The joy of playing the guitar radiates from Really Good Rejects, Alice Gu’s SXSW documentary about Reuben Cox. Cox is a modern-day “luthier” – he makes stringed instruments, and his custom guitars grace stages all over the world. Artists clearly have a passion for his work: those lining up to praise him include Jackson Browne, Carrie Brownstein, Aaron Dessner of The National, Jim James of My Morning Jacket, Madison Cunningham, and Andrew Bird.
The film opens with a barrage of platitudes before introducing us to the man himself and settling into a calmer groove. Cox is a pleasant photographer who started making guitars out of reclaimed wood, from everything from an old cabin to a side table in his home – the latter to the chagrin of his wife, Miwa Okumura, who jokes about it in an interview here.
Dessner was one of the first to try the instruments out, and his friends in the biz soon followed suit. Cox then shares how he moved from New York to LA and set up shop, supplying a steady stream of talented eccentrics who flocked to his store for his distinctive rubber bridge guitars.
It’s a charming success story, although it stops short of being a rags to riches tale: this is open about the fact that Cox was photographing the likes of Paul McCartney when he moved into the trade, and that his wife Okumura works in the music industry .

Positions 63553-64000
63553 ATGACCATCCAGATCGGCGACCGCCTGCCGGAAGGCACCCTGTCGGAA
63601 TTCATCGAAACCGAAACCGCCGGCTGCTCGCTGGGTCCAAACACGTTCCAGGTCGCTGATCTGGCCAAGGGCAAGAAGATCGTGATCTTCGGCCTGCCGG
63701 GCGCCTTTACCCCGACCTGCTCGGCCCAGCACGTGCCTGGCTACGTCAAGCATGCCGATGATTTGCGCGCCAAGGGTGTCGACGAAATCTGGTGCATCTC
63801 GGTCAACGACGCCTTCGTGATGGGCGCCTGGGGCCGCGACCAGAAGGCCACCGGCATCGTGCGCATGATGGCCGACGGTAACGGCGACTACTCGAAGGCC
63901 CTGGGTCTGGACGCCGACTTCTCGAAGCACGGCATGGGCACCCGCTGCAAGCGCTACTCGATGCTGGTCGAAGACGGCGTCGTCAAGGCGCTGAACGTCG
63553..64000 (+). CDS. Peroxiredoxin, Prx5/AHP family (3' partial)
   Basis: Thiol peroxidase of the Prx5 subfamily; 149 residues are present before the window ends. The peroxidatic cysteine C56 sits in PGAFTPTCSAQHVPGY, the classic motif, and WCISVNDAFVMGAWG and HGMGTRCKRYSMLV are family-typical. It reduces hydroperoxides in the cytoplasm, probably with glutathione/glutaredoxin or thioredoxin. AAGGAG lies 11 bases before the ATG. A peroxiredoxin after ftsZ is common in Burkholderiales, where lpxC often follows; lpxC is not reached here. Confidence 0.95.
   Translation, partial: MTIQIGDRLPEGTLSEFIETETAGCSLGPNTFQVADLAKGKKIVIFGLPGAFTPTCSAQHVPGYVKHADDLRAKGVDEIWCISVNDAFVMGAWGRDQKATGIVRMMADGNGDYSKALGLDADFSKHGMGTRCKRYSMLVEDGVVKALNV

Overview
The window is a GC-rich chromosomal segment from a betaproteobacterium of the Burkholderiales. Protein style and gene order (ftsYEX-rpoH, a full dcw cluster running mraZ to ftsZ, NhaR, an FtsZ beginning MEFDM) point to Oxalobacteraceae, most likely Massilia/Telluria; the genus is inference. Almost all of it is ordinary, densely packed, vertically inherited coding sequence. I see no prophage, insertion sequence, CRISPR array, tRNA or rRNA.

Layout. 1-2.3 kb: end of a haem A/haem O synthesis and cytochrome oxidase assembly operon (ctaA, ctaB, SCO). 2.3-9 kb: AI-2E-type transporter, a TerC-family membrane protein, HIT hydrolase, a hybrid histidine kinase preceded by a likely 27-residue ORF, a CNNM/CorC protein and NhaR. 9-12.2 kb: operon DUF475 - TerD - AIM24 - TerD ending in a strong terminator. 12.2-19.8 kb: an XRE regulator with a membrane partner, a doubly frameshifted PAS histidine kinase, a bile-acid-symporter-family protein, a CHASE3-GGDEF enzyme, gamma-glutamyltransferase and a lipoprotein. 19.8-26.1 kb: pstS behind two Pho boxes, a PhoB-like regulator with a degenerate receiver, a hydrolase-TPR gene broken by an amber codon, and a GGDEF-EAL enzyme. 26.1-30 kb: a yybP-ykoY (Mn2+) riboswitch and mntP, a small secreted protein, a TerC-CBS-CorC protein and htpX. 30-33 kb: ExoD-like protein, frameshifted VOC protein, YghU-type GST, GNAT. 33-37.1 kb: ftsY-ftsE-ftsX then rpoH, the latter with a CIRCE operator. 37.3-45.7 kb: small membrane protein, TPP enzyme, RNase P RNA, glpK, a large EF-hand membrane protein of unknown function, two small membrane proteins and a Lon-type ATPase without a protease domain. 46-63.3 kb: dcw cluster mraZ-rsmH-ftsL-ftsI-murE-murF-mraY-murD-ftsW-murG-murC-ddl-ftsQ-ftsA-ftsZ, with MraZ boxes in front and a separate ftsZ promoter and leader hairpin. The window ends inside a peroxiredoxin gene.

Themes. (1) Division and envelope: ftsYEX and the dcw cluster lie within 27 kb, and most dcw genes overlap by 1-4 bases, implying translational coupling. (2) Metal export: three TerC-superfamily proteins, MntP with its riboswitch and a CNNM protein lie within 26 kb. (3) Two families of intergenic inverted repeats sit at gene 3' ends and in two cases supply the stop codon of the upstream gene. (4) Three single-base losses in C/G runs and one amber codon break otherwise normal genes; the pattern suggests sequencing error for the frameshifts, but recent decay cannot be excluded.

The film moves into more thought-provoking territory when Guan begins to dig deeper with her interviewees. They talk of their childhoods; their first instrument; the escape they found in the strings from that day to now. The double meaning of the title becomes clear: not only does Cox make guitars out of vintage flea market instruments; but those who play them often felt like outsiders – talented folks who did not fit a conventional mold, but who radiate positivity (on camera, at least). They talk about music pulling them out of adolescent depressions and of finding an escape that was about creativity, rather than an addiction to content created by others.
While electric guitars are featured, many interviewees rock up with their own acoustics, reflecting the doc’s folksy, unplugged vibe. Watching them riff is a gift to music lovers, and their smiles are infectious. Says Gu, “I want audiences to be able to forget their worries for 90 minutes and lose themselves in the film, in the music, and to feel in touch with their humanness.” She has a good chance of succeeding – at least when it comes to audiences of really good rejects.